I was an 11-year-old boy growing up on Long Island when President John F. Kennedy declared that the United States would seek to land a man on the moon, “because that goal will serve to organize and measure the best of our energies and skills.” Soon, I and other boys I knew were gluing together plastic models of space capsules, reading biographies of astronauts, and devouring all the information on rocketry and space travel that our adolescent brains could absorb. Girls swooned over the engineers. When MIT accepted an older cousin of mine (he went on to succeed as a tech entrepreneur), the whole family was engorged with pride.

The last afterglow of Kennedy’s cultural impact was the 1999 film October Sky, about rocket enthusiasts in a West Virginia mining town. For today’s Millennials and Zoomers, this all might as well have been ancient history—but for Robert F. Kennedy Jr.’s outsider Democratic primary challenge to President Biden.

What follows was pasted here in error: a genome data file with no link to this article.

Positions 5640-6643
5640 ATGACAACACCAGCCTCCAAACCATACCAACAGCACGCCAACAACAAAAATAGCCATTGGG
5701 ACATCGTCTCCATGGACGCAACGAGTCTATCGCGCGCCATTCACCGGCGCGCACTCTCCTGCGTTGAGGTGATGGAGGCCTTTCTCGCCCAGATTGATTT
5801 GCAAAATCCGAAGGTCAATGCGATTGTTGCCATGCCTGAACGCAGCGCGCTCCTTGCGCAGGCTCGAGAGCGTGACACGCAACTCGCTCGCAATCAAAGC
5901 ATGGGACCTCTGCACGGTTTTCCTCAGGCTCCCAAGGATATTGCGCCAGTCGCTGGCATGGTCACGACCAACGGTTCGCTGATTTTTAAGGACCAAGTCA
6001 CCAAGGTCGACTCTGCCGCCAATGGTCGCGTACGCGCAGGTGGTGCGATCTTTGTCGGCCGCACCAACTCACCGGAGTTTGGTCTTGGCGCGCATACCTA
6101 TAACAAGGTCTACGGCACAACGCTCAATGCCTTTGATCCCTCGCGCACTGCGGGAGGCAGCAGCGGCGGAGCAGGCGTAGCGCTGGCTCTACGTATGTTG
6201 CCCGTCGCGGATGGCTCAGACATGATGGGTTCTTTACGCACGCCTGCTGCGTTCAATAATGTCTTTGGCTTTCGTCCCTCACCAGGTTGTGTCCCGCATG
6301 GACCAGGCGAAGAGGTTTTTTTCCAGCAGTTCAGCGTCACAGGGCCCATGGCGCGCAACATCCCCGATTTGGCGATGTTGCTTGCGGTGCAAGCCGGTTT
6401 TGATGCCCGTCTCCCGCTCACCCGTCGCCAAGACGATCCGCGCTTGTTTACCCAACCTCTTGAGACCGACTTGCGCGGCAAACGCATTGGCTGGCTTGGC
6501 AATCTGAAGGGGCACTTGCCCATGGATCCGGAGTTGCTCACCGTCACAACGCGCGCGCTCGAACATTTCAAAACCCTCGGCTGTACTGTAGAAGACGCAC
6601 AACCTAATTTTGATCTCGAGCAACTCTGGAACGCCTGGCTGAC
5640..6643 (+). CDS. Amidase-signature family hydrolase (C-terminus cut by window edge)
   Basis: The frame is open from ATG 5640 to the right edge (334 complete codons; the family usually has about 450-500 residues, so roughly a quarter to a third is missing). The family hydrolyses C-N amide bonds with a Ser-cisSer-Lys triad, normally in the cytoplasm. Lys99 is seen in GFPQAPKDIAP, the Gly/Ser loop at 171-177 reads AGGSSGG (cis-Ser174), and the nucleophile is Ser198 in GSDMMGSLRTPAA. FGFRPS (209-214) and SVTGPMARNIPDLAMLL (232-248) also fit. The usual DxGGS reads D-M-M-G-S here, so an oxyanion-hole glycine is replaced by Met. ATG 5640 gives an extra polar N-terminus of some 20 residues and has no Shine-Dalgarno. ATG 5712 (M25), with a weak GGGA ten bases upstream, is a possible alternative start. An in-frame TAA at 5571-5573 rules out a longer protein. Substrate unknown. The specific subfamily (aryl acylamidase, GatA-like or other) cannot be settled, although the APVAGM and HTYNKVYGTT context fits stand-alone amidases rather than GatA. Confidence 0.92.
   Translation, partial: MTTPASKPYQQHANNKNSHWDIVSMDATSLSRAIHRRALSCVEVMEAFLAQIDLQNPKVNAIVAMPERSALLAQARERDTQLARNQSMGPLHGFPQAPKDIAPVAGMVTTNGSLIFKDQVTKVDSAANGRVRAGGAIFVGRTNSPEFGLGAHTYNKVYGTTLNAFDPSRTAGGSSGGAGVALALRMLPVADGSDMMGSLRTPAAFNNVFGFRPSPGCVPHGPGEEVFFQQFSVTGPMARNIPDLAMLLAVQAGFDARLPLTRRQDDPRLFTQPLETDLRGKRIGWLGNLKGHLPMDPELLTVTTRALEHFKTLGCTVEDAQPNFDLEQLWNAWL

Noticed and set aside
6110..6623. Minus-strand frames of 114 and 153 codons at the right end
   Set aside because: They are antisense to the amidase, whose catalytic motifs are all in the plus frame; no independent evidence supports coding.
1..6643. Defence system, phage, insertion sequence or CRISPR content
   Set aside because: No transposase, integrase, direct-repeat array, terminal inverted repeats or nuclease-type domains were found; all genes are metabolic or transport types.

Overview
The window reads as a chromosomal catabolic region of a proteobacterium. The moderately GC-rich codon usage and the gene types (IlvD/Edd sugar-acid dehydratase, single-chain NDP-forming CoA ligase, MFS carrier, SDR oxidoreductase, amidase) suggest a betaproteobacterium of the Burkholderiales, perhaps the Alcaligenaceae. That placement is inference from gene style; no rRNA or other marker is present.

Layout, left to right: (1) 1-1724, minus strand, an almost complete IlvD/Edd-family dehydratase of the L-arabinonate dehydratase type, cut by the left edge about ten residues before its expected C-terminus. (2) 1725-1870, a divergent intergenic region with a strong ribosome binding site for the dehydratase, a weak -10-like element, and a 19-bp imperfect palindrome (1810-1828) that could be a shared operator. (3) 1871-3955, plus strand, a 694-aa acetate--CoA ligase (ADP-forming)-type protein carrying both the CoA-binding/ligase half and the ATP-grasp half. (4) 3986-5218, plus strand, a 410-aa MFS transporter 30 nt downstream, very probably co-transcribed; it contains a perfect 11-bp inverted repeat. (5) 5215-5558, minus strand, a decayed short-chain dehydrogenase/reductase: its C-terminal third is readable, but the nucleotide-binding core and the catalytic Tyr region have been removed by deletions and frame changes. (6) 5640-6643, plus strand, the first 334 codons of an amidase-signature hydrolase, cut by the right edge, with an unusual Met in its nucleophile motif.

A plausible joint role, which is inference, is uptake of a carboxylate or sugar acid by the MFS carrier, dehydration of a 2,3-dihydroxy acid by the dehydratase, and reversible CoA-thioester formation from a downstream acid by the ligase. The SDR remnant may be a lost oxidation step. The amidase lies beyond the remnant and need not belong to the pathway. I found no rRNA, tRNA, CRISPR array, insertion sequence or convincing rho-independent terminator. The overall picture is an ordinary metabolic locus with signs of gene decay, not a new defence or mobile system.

In an interview last month, the younger Kennedy invoked his uncle’s and father’s foreign-policy triumph—the peaceful resolution of the Cuban Missile Crisis—as an example for ending the war in Ukraine. America, RFK Jr. said, has the chance “to take a radically different path, a path towards peace,” as JFK had at a moment when civilization itself was in the balance.

Whatever becomes of RFK Jr.’s bid—and the man has an outsized portion of cranky views—it’s all too urgent to recover his uncle’s legacy, and the blueprint JFK left behind for American flourishing in a new century.

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